But beyond that, we don’t—and won’t, ever—offer any kind of “initiation to a higher degree” or elevation in status of any kind, so no Atheopagan can ever claim that some sort of sexual quid pro quo is required in order to receive such elevation. Ever.

Never.

I believe very strongly that power differentials are a primary driver of the sexual abuse problem in our community. Abuses of such differentials are created when opportunities to become “initiates” or “clergy” or what have you are dangled before seekers and promised at the cost of sexual favors.

So we simply won’t have them.

Next, all our events have and will continue to have written conduct standards explicitly articulating the expectation of affirmative consent culture and clear consequences for any who violate these standards.  An example of such policies can be found here, in the Atheopagan event planning guide.

Although we acknowledge that some people may choose to engage in consensual sexual behavior in a private ritual context, and support them in that choice, we will never set forth any nonconsensual sexual or physically affectionate expectation—not even of a hug—in a ritual at an Atheopagan community event.

Finally, we will listen if accusations of abuse are made. We will take victims seriously, and we will respond promptly, sensitively and decisively.

This is my commitment to our community and to the public writ large.

There have been a number of people in the Pagan community who have taken on leadership roles in trying to create widely-shared community awareness and conduct standards around these issues. Particularly, I feel Shauna Aura Knight has been an articulate and compelling voice, Laura Tempest Zakroff and Misha Magdalene likewise. And I am pleased to note that events such as Pantheacon have implemented strong consent policies and conduct standards in recent years (as contrasted, for example, with another Pagan convention, Convocation, which has refused to do so and to which I will therefore not link).

To my mind, we need a community statement of sexual ethics which can serve as a sort of “seal of approval” for organizations and groups which sign onto it. People will then know where the safe environments are and where they aren’t, and can choose where they attend events accordingly. I know that one attempt was made a few years ago to develop such a statement, and it ran aground when resisted by advocates of sexual initiation.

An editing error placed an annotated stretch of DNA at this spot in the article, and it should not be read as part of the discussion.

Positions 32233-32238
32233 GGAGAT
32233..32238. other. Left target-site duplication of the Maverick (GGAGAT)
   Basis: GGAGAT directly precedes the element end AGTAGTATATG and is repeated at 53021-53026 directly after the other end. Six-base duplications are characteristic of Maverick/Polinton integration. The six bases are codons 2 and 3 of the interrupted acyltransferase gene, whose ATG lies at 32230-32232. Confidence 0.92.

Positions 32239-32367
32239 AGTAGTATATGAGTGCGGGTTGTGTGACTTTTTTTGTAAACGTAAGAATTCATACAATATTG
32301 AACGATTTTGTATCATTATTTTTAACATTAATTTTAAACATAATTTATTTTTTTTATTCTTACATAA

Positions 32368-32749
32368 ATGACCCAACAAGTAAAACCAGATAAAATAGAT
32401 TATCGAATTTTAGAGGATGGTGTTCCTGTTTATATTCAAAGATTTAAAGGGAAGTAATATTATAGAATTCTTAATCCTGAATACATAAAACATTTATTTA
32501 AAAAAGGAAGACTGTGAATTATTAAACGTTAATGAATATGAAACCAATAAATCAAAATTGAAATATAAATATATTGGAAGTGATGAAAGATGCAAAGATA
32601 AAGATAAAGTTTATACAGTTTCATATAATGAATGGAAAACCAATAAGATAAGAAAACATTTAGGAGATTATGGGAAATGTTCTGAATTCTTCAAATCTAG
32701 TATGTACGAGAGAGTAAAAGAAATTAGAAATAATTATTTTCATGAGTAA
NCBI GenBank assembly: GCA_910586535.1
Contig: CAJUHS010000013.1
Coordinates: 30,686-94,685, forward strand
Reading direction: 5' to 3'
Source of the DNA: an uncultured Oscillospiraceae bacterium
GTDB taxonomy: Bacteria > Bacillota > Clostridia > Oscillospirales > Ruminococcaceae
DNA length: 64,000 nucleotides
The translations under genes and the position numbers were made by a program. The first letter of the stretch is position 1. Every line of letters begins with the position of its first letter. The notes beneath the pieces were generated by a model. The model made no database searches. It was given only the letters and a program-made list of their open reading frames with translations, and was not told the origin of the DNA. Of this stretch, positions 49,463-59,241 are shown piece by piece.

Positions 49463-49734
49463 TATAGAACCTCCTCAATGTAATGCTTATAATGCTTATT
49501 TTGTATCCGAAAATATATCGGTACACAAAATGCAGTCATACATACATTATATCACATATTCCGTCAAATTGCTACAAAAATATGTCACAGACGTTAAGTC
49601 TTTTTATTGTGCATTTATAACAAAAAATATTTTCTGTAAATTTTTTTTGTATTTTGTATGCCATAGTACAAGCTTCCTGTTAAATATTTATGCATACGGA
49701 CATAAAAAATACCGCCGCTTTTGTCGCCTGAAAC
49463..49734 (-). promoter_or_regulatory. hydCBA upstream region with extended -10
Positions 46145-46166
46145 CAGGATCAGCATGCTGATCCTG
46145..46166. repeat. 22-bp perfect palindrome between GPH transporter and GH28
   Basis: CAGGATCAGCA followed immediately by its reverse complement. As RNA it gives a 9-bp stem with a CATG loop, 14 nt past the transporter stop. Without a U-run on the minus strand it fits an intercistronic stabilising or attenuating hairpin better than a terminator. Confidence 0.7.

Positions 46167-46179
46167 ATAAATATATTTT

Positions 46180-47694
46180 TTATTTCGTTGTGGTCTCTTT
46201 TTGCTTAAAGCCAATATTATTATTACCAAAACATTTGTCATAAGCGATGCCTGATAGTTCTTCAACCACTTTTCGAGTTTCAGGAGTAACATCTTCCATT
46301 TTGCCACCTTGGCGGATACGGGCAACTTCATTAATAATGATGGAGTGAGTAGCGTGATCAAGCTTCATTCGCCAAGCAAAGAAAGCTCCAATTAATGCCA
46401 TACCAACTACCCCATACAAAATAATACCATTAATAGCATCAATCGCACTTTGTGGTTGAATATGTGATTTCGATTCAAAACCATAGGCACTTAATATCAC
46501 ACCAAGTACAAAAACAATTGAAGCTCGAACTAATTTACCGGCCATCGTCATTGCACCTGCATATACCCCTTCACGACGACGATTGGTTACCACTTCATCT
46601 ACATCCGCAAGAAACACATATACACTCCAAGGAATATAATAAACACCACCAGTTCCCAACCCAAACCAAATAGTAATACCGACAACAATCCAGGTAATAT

Which, let me just make myself clear here, is NEVER appropriate. Sex as a condition for passing into some higher-status state is the clearest example of harassment there is. Even in traditions where you’re supposed to do your sexual initiation with your partner, or by yourself, there is that little matter of “supposed to”.

That’s coercion.

It’s wrong.

Always.

It is time for the community to try again with regard to a statement on sexual ethics, and this time, we should simply ignore the complaints of those who want to keep up practices that really are no longer defensible, if they ever were. If those who defend sexual initiation refuse to sign the statement, that will be a red flag for those considering joining their traditions or circles. Over time, people will know what the safe places are…and what the skeevy ones are.

This stuff is serious. It is hurting people and it can ruin lives. It needs to stop, and the creepers and abusers and rapists who have coasted for so many years in Pagan circles need to be rooted out and expunged.

Honestly, I don’t care if changing our culture as I propose puts a dent in the sexual “fun” at Pagan events. One rape isn’t worth that. Creating a hunting ground for predators and setting the stage for abuse and harassment isn’t worth that. And if conduct standards drive away hangers-on for whom “being a Pagan” just means sexual pursuit and partying, that’s no loss either, to my mind.

I want to be able to talk about my religion proudly, and while I feel I can do that about Atheopaganism, between the credulity and the abuse ickiness I am much more leery about such a characterization of Paganism generally.

We have house cleaning to do, and we need to do it.